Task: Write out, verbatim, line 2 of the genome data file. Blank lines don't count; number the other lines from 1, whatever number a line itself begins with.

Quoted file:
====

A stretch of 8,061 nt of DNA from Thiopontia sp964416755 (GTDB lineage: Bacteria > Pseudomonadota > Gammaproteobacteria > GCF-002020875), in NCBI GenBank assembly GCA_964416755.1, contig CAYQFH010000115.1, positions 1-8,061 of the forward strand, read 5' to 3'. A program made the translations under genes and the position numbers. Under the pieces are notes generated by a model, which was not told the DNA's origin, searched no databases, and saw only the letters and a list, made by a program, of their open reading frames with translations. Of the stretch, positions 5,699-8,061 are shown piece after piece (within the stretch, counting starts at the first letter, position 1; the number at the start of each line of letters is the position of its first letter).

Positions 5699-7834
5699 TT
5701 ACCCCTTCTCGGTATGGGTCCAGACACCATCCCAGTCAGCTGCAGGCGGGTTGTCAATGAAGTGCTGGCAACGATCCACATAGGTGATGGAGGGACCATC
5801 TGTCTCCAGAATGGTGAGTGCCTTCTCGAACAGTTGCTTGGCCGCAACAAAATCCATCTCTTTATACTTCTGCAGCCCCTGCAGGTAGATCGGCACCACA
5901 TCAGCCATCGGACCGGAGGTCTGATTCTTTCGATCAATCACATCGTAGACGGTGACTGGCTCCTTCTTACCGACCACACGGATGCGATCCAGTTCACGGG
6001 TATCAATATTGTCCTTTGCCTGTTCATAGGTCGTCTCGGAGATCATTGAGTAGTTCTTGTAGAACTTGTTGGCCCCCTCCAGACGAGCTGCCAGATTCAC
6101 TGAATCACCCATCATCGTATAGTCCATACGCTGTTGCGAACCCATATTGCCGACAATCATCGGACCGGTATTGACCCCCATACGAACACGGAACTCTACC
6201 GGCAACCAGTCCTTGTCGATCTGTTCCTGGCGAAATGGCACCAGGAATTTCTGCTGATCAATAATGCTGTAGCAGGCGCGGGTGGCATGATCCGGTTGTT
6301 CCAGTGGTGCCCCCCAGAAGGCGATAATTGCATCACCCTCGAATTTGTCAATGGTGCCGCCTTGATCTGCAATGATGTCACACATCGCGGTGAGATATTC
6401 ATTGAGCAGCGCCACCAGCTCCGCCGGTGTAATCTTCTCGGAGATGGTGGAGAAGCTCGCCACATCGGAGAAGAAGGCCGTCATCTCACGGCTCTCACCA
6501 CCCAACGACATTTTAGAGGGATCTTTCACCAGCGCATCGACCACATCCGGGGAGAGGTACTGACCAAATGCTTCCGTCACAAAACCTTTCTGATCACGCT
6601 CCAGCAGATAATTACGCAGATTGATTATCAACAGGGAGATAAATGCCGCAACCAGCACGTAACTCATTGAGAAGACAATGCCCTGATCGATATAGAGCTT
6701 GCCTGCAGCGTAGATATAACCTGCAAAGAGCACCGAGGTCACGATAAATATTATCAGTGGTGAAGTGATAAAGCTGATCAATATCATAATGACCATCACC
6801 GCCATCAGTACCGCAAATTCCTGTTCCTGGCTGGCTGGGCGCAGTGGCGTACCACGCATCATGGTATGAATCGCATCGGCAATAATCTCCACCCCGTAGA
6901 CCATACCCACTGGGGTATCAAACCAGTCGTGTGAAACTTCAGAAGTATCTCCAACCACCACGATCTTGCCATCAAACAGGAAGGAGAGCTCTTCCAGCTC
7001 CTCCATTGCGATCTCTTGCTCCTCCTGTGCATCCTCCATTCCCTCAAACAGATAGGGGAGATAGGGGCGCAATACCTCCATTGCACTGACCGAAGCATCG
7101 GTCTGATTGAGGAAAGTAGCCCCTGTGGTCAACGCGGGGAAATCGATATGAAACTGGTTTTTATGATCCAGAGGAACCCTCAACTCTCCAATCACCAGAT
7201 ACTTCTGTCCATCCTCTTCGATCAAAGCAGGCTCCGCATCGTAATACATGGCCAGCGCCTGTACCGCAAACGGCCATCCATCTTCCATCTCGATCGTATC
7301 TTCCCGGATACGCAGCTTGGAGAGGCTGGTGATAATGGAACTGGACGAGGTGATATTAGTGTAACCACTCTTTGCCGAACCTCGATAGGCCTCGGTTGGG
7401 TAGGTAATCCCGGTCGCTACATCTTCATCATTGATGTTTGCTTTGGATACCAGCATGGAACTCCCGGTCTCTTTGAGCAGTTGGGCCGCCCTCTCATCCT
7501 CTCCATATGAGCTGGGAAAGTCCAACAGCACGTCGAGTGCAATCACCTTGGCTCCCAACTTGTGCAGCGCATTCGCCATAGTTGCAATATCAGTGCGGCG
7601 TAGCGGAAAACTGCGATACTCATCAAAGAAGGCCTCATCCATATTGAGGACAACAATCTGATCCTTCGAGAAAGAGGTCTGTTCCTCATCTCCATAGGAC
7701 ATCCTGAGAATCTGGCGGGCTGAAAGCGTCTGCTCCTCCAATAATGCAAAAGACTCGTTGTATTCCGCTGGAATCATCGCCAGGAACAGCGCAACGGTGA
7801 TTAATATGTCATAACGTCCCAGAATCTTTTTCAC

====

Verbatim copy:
Positions 5699-7834